Why then do you hold so strongly to the line that you were just putting out? Why does it really matter to the United States? Isn’t Britain, Germany, France and whoever a strong enough international voice in crises? We talk of the 3+3. That isn’t the EU, it’s six sovereign countries. [Inaudible] being difficult, but --
Assistant Secretary Gordon: The countries you mentioned and others are and always will be major players and major friends and partners of the United States with a big voice that we listen to. Once again, I think it’s easy to caricature this debate as one or the other, are you going to be dealing with countries or are you going to be dealing with the EU? And that’s just always been a false debate. Even I think the most ambitious proponents of the European Union don’t imagine that now or any time in the near or even distant future you’ll get to the point where the countries that you mentioned don’t play.
So absolutely, the biggest and most prosperous and most populous countries in Europe have a more prominent voice than others. Britain, in particular, like I’ve said many times, will always have a particular role -- it has interests around the world, it has relationships around the world, has a special relationship with us and will always have a distinctive voice in Washington, so let’s be careful not to say it’s one or the other. What I’m saying is in addition to that, this European Union has an increasing role to play.
Just to take one example that I already mentioned, the EU oil embargo on Iran. That’s the institution as itself that has decided it as policy. Now there are no outs. Every member of the European Union is bound by that because it was agreed by the whole, and when an economic bloc of the size of the European Union makes a decision like that, given energy imports, it has a real impact, so we’re not overstating it, we’re not saying that this means that national foreign policies go away, but increasingly it does matter.
Question: A quick question on Russia and Syria. Do you detect any signs of Russia changing its approach towards Syria? And are you at all optimistic of reaching an accommodation with the Russians on that subject?
Assistant Secretary Gordon: I wouldn’t want to overstate prospects. I dare even say regrettably we haven’t seen a significant evolution in the Russian approach. We would like to see Russia come on board for what we believe would be the implementation of the Geneva Agreement, which is a transitional authority given full executive power in Syria as part of a political transition.
Now we welcome the fact that they have resumed meeting with us and the United Nations. Foreign Minister Lavrov joined Secretary Clinton and JSR Brahimi in Dublin on the margins of the OSCE Ministerial for a first meeting, and then Deputy Secretary Burns, Deputy Foreign Minister Bogdanov and Brahimi have met since and will meet again. So we welcome that process. We need to be working with Russia and the rest of the international community toward these goals. I don’t want to overstate the degree to which that means Russia is on board with us. I hope it means they realize that whatever their preferences might have been, there is going to be a political transition in Syria and it’s in their interest to help us shape it in a positive way that is in our common interest.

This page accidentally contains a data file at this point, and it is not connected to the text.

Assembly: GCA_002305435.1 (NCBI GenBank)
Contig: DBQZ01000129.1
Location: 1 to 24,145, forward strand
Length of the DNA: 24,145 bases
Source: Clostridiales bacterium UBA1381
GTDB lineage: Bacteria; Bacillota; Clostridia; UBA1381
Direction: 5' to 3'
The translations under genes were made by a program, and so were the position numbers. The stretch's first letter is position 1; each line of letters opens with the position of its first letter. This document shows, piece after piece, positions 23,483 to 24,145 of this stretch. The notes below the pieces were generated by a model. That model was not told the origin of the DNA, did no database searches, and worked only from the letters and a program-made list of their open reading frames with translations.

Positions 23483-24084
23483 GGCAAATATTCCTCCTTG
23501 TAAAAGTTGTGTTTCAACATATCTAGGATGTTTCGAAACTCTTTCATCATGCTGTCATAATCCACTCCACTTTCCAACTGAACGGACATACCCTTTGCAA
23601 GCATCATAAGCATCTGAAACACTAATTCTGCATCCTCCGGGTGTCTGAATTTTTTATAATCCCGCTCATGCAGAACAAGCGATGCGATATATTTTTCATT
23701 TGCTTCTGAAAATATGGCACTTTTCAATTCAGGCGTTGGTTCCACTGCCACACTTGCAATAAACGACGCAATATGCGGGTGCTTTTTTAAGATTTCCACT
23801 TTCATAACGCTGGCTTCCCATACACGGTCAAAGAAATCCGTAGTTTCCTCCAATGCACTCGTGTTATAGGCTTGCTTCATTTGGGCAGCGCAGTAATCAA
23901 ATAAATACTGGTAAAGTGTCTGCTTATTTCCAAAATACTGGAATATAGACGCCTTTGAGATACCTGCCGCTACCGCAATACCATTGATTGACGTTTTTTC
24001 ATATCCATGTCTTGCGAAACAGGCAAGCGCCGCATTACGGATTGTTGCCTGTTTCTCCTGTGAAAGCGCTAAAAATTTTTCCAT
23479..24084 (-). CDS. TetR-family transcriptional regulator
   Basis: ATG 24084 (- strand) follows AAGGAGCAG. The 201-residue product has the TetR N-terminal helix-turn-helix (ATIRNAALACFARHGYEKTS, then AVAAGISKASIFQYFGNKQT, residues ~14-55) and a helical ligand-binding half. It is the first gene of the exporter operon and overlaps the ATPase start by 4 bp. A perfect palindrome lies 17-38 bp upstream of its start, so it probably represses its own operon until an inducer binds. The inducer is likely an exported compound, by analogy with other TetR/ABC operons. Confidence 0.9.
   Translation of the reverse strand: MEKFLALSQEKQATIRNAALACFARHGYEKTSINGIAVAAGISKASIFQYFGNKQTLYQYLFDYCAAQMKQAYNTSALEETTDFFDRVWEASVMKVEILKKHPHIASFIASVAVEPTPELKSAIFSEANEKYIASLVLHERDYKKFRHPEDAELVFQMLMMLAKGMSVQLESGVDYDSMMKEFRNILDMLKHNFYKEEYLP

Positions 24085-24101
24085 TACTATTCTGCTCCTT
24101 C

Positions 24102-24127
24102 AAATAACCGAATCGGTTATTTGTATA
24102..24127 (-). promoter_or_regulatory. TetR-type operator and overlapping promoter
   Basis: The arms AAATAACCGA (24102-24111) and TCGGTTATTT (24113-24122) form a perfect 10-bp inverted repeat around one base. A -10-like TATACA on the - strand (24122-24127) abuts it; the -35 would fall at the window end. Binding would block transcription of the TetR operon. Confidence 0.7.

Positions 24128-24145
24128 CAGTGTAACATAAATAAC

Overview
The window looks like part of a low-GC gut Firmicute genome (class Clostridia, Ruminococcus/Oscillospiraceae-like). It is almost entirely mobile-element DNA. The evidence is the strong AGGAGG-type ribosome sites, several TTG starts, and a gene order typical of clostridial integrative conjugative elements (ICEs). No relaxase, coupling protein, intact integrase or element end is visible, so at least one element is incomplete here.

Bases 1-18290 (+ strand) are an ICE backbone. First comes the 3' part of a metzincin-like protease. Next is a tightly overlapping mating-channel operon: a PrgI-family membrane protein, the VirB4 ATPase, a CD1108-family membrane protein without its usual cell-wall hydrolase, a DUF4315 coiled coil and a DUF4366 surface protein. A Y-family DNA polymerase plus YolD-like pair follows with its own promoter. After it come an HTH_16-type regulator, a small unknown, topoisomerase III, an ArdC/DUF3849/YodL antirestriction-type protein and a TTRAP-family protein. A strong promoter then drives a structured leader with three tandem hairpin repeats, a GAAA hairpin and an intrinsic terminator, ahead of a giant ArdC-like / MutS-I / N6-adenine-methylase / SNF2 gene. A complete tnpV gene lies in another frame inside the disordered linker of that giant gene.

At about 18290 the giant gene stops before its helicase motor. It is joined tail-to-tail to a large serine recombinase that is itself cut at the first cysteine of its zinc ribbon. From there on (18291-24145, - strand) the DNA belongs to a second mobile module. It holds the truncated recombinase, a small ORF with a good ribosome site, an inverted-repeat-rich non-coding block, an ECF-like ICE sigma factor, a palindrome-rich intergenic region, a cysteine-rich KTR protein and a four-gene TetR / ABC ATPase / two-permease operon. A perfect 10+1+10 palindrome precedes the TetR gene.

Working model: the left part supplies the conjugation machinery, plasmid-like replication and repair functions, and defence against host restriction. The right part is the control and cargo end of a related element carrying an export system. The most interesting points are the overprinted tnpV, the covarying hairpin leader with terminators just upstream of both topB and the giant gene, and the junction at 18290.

Question: [Inaudible] chemical weapons. I seem to recall that after President Obama talked about the red line, Hillary Clinton did the same at the Foreign Ministers meeting in Brussels. Mr. Panetta in the following weeks, in fact, not quite the same words but he seemed to imply the threat has dissipated somewhat. The reports of the use of chemical weapons, [inaudible] have been making against the regime have so far proved to be untrue. What’s the U.S. position or the U.S. apprehension about not the regime using it but the jihadist groups like Jabhat al-Nusrah who you have described as a terrorist organization, getting hold of this in this state of flux? Is that almost that much of a concern as the regime using it or even more so or less so?
Assistant Secretary Gordon: Without comparing them it is indeed a concern -- our concern is the use of chemical weapons, the transfer of chemical weapons from a secure site to anyone who might be in a position to use them for any reason, so we have a range of concerns. I don’t want to calibrate whether the risk has gone up or down. Hopefully the clarity of the international community that this really is a red line has made clear to the government that it would be making a grave mistake if it used or prepared to use chemical weapons. But we remain vigilant because they’re still there in great numbers and we are vigilant not just about use by the government but about any risks that they could end up in the wrong hands which would be equally dramatic.
Question: Can I ask just one tiny thing, which is which Ministers are you meeting here in Britain, if you are allowed to tell us that?
Assistant Secretary Gordon: Sure, the schedule is evolving. I’ll meet the Minister for Europe David Lidington; I will meet Ivan Rogers in Number 10 who is preparing G8 issues and EU; I have a meeting with the Political Director that is evolving; and perhaps others in the course of the day.
Moderator: Thank you, everyone.